Having cast in the same areas multiple times for no reward, I decided to change to a smaller curly tailed soft plastic rigged on a snagless hook in the hope something new would entice a bite. Positioning my lure deep alongside the log, I was in the danger zone. Bang, I was on! With my drag locked up, I wasn’t holding back as the fish powered under the snag, pulling us along with it. I had the fish turned and almost to the surface when with a flash of red it took one last run and wrapped me around a branch, freeing itself from my hook in the process.
We continued to fish but it seemed like the pool had been disturbed by my brutal encounter, so we turned around and decided to head the other way, back past where we had launched, hoping to find some more dirty-fighting jacks for us to try our luck against. We hadn’t paddled far before Ross hooked up.
Getting hit just as the lure landed on the surface, he managed to turn the fish away from its home and drag it into the safe zone and aboard his kayak. A beautiful jack measuring just shy of 40cm made for an awesome start to Ross’s day, so after a quick photo the fish was released to grow bigger and stronger.
We paddled on, coming across spectacular scenery and feeling as though we were deep in the wilderness, surrounded by rocky outcrops and vine-stricken tree lines. As the day wore on, I really didn’t seem to be having much luck after yet again hooking and losing another fish, this time pulling the hooks.
The light was slowly fading, so we proceeded to the next bend, knowing we had to call it quits soon. Another rocky embankment made for likely looking territory in quite a deep section of water, so we drifted along casting in multiple directions. All of a sudden, Leeah’s soft plastic was smashed just feet from the front of our kayak.
With a locked drag on only a light rod, she battled it from left to right, dangerously close to some shallow rocks. Right when we thought she had it under control, the fish would take another lunge for cover, but finally she had the fish beat. Having no landing net, I had to try my best to comfort lift Leeah’s very first jack onto our kayak.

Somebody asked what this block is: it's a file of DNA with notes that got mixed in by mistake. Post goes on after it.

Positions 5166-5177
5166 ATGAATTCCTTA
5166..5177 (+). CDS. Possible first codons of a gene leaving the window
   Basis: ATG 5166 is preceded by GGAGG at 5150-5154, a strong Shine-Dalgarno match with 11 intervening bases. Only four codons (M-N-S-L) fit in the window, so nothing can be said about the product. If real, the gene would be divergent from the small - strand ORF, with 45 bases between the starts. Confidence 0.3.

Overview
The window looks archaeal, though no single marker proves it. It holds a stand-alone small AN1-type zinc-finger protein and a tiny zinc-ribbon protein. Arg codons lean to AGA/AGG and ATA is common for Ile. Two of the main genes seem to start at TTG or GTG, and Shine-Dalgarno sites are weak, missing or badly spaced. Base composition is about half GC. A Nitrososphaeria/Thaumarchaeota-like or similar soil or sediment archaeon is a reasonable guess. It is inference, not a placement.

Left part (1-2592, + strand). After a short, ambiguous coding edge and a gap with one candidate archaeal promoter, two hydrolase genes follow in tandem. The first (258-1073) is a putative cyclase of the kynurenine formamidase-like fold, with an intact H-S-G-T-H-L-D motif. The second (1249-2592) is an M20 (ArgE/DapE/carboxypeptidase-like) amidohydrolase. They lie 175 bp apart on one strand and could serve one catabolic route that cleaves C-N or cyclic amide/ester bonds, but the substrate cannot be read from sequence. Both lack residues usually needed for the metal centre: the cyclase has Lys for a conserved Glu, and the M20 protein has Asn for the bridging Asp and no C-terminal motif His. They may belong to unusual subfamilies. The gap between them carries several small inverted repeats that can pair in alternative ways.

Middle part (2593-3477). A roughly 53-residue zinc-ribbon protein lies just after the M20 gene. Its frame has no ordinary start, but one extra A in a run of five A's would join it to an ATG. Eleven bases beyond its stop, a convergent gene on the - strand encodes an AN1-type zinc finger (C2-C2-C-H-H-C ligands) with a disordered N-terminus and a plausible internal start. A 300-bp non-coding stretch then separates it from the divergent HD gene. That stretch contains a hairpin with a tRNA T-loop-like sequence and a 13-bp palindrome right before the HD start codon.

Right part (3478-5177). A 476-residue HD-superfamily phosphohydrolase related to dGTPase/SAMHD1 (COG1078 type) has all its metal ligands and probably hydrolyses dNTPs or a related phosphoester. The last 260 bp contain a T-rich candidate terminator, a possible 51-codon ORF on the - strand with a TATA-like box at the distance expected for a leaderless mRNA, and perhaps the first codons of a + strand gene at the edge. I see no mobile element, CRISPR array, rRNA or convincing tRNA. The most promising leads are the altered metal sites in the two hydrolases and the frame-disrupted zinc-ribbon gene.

All I could think of was the days, if not weeks, of grief I would cop if the hooks pulled as I attempted to land the fish, but luckily the hook was positioned well in the corner of the fish’s mouth, so over the side came an absolute cracker of a mangrove jack. We were ecstatic after an epic battle on just 8lb braid in very challenging conditions.
Measuring around 45cm, Leeah had caught herself a beautiful fish to introduce her to the thrill of jack fishing. The fish was released after some quick photos, and we hope to catch it again on our next adventure to the area. The creek began to open up and as darkness neared we decided to start our paddle back, fishing along the way of course.
We made it back to our cars just before sunset, unfortunately with no more jack encounters along the way, but we were stoked to have caught what we did. The day was primarily an exploratory trip, with any fish being a bonus. With another blank section of the map filled in, we plan to go back and fish further into the unknown, hoping to stumble upon more feisty specimens.
It’s amazing how much being down level to the water in a kayak changes your view of the places you’re visiting, not to mention how it changes your fishing methods. It’s an awesome, cost-effective way of getting out and exploring and I’m certainly hooked on kayak fishing!